If everything goes according to the government of Utah’s plan, around this time next year, there will be some big changes on social media platforms for the state’s residents. Especially — but not exclusively — for the younger ones. They may also, possibly, have an effect on social media users beyond Utah’s borders.
In a ceremony on Thursday, Utah Gov. Spencer J. Cox signed two bills regulating minors’ use of social media, denoting how important and significant he believes these two pieces of legislation are. Combined, the new laws call for social media platforms to verify all users’ ages. Those under 18 will have special rules for their online activity, including curfews; more privacy from advertisers but less from their parents or guardians; and the ability to sue platforms over certain harms, including addiction.
The laws are the first in the country to place such restrictions on kids’ usage of social media. They likely won’t be the last, however, as other states and the federal government are increasingly considering legal restrictions in the name of protecting minors as the potential for harm those platforms pose gets more attention. But opponents of such laws say they will have unintended consequences for the free speech and privacy of people of all ages.
Both laws, which are collectively known as the Social Media Regulation Act, are set to take effect on March 1, 2024. The first, SB 152, requires social media companies to verify the age of any Utah resident with an account on their services. Those under 18 will have to get their parent or guardian’s permission to sign up for an account and to access it at all between the hours of 10:30 pm and 6:30 am, and social media companies can’t advertise to or collect data on minors. The second, HB 311, requires social media companies to ensure that they are not designed to cause minors to become addicted to them, and gives Utah’s minors the right to sue social media companies if they believe they’ve become addicted to or otherwise somehow harmed by a social media platform they have an account on.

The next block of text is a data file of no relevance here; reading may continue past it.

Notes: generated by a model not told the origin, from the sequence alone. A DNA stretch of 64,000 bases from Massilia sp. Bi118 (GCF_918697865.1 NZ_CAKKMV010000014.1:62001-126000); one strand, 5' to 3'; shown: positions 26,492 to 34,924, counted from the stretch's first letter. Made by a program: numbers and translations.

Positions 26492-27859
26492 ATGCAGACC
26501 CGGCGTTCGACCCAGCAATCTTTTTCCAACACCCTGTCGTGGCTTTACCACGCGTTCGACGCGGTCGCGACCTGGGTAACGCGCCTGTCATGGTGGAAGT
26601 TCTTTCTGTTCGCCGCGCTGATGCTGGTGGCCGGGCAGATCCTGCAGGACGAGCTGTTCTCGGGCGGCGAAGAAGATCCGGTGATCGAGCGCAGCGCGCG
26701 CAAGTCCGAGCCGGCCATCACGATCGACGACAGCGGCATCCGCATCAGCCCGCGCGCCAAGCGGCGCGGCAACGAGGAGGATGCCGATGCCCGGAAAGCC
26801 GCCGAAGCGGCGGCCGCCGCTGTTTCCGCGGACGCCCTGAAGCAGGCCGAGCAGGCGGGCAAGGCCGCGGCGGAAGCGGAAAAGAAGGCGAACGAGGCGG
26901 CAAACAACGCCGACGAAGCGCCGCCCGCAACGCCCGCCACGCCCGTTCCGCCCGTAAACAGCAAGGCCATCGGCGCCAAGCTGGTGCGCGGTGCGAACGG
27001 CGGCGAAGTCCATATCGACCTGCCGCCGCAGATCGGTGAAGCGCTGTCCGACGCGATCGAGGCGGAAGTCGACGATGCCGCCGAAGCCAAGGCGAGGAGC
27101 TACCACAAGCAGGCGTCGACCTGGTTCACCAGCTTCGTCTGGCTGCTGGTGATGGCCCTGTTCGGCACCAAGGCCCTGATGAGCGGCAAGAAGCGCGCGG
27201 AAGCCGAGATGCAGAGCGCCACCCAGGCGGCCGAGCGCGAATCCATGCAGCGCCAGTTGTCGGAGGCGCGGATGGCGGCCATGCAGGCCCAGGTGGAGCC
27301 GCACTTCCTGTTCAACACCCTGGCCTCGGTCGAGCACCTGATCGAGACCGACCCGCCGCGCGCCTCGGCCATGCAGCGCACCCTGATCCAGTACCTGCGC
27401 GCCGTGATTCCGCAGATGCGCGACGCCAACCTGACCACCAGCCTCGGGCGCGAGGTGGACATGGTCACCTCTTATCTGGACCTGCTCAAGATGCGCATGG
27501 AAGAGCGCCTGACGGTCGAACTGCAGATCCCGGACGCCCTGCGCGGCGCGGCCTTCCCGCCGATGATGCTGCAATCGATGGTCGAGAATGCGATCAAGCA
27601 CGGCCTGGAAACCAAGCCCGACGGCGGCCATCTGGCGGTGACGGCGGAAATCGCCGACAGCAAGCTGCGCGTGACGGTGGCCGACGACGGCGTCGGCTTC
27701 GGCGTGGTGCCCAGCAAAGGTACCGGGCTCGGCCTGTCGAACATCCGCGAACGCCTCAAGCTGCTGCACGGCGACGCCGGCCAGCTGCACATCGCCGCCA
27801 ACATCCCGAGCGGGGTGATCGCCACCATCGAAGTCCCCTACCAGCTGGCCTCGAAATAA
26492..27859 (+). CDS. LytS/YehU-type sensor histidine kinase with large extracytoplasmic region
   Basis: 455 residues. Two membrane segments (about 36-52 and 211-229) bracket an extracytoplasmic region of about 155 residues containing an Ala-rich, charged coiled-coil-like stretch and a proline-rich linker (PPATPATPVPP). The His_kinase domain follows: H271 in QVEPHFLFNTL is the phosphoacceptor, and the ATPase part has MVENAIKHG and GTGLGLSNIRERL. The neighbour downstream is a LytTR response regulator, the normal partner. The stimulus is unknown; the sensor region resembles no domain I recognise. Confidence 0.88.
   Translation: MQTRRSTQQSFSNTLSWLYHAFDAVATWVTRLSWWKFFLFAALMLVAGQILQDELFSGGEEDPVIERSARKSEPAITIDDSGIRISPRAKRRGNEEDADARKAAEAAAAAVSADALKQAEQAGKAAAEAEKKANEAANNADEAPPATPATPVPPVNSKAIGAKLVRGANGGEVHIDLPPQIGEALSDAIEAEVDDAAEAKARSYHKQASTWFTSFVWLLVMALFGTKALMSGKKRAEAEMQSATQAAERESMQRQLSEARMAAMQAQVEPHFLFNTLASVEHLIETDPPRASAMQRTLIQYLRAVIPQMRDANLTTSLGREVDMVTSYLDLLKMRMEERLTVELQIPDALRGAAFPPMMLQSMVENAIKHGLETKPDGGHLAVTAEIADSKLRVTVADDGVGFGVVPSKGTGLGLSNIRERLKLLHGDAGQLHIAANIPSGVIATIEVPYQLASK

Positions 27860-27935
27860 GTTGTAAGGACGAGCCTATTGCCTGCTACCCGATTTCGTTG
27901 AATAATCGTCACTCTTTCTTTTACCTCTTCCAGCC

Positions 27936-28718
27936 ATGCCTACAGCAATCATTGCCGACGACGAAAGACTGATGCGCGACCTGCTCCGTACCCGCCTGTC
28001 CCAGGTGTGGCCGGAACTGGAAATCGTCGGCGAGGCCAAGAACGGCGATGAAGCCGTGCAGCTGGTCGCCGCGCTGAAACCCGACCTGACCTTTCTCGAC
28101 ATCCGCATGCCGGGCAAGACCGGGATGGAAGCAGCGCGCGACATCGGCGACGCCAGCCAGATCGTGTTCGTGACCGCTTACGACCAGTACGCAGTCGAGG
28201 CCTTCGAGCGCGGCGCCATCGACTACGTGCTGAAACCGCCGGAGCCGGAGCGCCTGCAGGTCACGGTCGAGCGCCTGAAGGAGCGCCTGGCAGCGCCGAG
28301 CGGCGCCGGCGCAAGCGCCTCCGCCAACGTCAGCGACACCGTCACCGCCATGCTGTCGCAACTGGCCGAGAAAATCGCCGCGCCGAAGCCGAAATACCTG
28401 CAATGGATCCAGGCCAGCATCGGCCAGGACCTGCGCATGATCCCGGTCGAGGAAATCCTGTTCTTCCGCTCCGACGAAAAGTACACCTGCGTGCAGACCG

“I think we need to do something,” the governor said. “These are first-of-their-kind bills in the United States. That’s huge.”
There are a lot of things that can happen in the year before most of the legislation’s provisions take effect, including courts striking them down in part or entirely, as the companies or platform users affected by the laws are sure to take legal action to prevent them. The new laws also don’t totally spell out how platforms are supposed to verify users’ ages, as those details will be hammered out in consultation with the companies affected. But it’s pretty clear that they’ll go much further than the easily bypassable age verification services social media platforms currently use to comply with COPPA, the federal children’s privacy law, which depends on underage users telling the truth about their age.
This is a problem for privacy advocates, who point out that identity verification rules take away consumers’ rights to use these services anonymously, while companies get to collect even more of their data than before. And that goes for users of all ages, as the only way to prove you aren’t a child subject to these rules is to verify that you’re an adult. The provisions allowing parents to see everything their child posts and messages are a clear privacy issue as well. The laws are also a problem for free speech advocates, who believe the lack of anonymity will suppress everyone’s speech. That may include children in abusive situations or LGBTQ children who could be harmed if their parents snooped on their online activities.